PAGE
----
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Netanyahu, Erdogan pledge new era of Israeli-Turkish relations in phone call

Nine years after their last conversation, Israel’s Prime Minister Benjamin Netanyahu and Turkish President Recep Tayyip Erdogan spoke on the phone and promised to continue rapprochement between the two countries.
Netanyahu

Designated Prime Minister Benjamin Netanyahu and Turkish President Recep Tayyip Erdogan spoke on the phone today, the first such conversation since 2013. A statement issued by Netanyahu’s office said the two leaders spoke for 12 minutes and agreed to establish a new era in relations between Jerusalem and Ankara. Associates of Netanyahu said he expressed his condolences to Erdogan for the killing of Turkish nationals in an Istanbul terror attack earlier this week. Erdogan expressed his condolences over the Israelis killed in a terror attack in the West Bank city of Ariel.

Erdogan congratulated Netanyahu on his win in the Nov. 1 elections. Erdogan had already sent Netanyahu a letter Nov. 10 reading, “I congratulate you on your victory in the elections and believe that the new government will continue cooperation between our countries in all areas, in a way that will bring peace and stability to our region.”

Bilateral ties between Israel and Turkey deteriorated since Erdogan took office, essentially over the Palestinian issue and Jerusalem. 2010 marked an especially low point when nine Turkish nationals were killed by Israeli fire on board of the Mavi Marmara flotilla to Gaza.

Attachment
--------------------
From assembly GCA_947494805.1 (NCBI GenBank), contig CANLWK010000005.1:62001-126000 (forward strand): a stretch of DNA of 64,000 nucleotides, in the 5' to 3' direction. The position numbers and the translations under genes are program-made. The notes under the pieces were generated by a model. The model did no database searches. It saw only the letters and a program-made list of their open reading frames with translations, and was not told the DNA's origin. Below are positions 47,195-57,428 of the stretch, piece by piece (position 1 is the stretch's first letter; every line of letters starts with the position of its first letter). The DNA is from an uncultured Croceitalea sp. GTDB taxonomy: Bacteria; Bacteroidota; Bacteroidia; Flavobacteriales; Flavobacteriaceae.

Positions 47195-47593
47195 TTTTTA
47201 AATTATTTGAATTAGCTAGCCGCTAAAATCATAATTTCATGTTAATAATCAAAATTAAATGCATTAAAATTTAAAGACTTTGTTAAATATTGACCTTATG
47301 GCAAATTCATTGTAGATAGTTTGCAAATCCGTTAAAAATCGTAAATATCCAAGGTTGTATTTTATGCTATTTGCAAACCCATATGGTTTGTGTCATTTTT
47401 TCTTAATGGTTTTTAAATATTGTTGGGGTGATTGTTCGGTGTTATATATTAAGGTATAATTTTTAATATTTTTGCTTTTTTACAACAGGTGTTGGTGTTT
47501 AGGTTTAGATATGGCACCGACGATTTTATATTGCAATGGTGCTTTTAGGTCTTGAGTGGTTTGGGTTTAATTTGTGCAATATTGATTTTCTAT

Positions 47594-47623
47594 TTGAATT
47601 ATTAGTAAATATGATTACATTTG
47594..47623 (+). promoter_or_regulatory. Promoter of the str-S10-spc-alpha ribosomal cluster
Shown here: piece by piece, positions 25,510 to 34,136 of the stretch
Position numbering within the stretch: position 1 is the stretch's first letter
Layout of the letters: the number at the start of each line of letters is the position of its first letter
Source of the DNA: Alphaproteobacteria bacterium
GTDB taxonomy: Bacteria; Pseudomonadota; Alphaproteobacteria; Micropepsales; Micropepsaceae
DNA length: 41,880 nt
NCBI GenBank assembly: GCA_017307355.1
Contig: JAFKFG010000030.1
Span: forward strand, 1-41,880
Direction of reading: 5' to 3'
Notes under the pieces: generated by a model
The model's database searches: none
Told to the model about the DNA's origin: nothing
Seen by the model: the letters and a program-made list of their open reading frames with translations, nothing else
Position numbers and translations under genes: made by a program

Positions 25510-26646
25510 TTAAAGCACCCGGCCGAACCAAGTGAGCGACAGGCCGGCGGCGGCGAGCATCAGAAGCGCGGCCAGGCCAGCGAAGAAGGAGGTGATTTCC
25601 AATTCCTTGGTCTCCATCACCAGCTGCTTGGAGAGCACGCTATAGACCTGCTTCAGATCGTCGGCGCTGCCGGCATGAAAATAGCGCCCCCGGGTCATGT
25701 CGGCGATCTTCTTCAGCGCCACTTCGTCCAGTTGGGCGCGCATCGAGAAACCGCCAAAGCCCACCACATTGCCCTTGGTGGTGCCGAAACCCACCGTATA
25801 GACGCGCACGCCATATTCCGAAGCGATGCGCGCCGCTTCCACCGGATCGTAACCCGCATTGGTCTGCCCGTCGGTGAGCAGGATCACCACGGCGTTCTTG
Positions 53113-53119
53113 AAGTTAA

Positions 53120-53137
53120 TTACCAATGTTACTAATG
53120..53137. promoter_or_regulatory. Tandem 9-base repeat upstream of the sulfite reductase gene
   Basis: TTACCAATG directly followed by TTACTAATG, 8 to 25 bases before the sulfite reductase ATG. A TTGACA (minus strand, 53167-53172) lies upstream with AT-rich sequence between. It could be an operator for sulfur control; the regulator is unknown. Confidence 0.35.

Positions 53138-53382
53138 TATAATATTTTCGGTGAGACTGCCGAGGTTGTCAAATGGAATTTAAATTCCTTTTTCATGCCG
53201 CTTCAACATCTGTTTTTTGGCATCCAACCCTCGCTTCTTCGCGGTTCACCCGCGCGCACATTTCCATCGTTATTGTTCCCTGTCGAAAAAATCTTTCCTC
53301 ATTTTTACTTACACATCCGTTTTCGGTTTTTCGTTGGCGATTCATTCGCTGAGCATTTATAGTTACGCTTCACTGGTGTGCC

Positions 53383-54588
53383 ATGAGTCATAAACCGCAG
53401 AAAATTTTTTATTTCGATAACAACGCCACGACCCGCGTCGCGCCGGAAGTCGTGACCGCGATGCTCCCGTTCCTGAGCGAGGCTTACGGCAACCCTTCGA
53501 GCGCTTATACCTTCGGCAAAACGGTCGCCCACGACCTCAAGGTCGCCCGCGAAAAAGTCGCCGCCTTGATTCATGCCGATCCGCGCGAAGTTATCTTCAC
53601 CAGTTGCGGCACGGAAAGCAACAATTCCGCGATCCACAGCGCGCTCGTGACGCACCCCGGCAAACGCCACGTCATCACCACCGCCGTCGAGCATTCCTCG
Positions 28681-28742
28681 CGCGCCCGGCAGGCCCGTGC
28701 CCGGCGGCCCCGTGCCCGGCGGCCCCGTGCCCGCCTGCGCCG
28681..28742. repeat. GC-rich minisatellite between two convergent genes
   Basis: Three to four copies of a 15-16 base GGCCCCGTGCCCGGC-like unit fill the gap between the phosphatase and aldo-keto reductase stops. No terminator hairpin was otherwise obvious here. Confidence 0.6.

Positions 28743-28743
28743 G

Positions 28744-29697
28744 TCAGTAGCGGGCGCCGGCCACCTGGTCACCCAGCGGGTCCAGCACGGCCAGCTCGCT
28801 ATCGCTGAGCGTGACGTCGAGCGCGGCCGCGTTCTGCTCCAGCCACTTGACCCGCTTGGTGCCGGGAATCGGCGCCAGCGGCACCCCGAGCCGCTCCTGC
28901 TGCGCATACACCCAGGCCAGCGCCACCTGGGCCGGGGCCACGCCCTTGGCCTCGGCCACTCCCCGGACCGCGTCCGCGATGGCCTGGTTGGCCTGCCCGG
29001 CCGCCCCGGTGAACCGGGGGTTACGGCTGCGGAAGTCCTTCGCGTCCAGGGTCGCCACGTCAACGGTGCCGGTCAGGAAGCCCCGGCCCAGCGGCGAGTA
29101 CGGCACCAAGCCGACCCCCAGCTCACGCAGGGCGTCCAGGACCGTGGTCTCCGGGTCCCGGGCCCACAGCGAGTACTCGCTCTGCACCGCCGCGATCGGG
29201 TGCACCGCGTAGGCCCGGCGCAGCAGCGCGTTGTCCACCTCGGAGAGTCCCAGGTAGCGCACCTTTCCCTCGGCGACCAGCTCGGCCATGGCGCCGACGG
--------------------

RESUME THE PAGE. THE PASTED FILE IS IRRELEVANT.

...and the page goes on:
In 2013, Netanyahu spoke with Erdogan on the phone, apologizing for the Mavi Marmamra incident and the loss of lives. He also agreed that Israel would compensate the families of the victims. US President Barack Obama, on a visit to Israel, pressured Netanyahu to make the call, apparently in his presence. Still, despite Netanyahu’s apology, harsh statements from Erdogan continued, sometimes with antisemitic tones.

Relations continued to experience ups and downs, with the Israeli ambassador to Turkey Eitan Na’eh ordered to leave the country in 2018. In retaliation, Israel ordered the Turkish charge d’affair also to leave. Still, in the past two years, Ankara has been signaling willingness to restore ties with Israel. Last March, President Isaac Herzog visited Ankara.

A day after the Israeli elections, Erdogan made it clear he wishes to continue the rapprochement process with Israel regardless of who sits as premier in Jerusalem. "Whatever the election result, we want to maintain relations with Israel on a sustainable basis, based on mutual respect for sensitivities and common interests," said Erdogan in a Turkish press interview.  

A less positive note came Nov. 10, when Ankara clarified it will not accept Jerusalem’s repeated requests to deport Hamas operatives or close Hamas’ office in Istanbul. Responding to questions at the Turkish parliament, Turkish Foreign Minister Mevlut Cavusoglu said, "We did not satisfy any request on Hamas because we do not perceive Hamas as a terror group. We are always leading efforts to unify them with Fatah."

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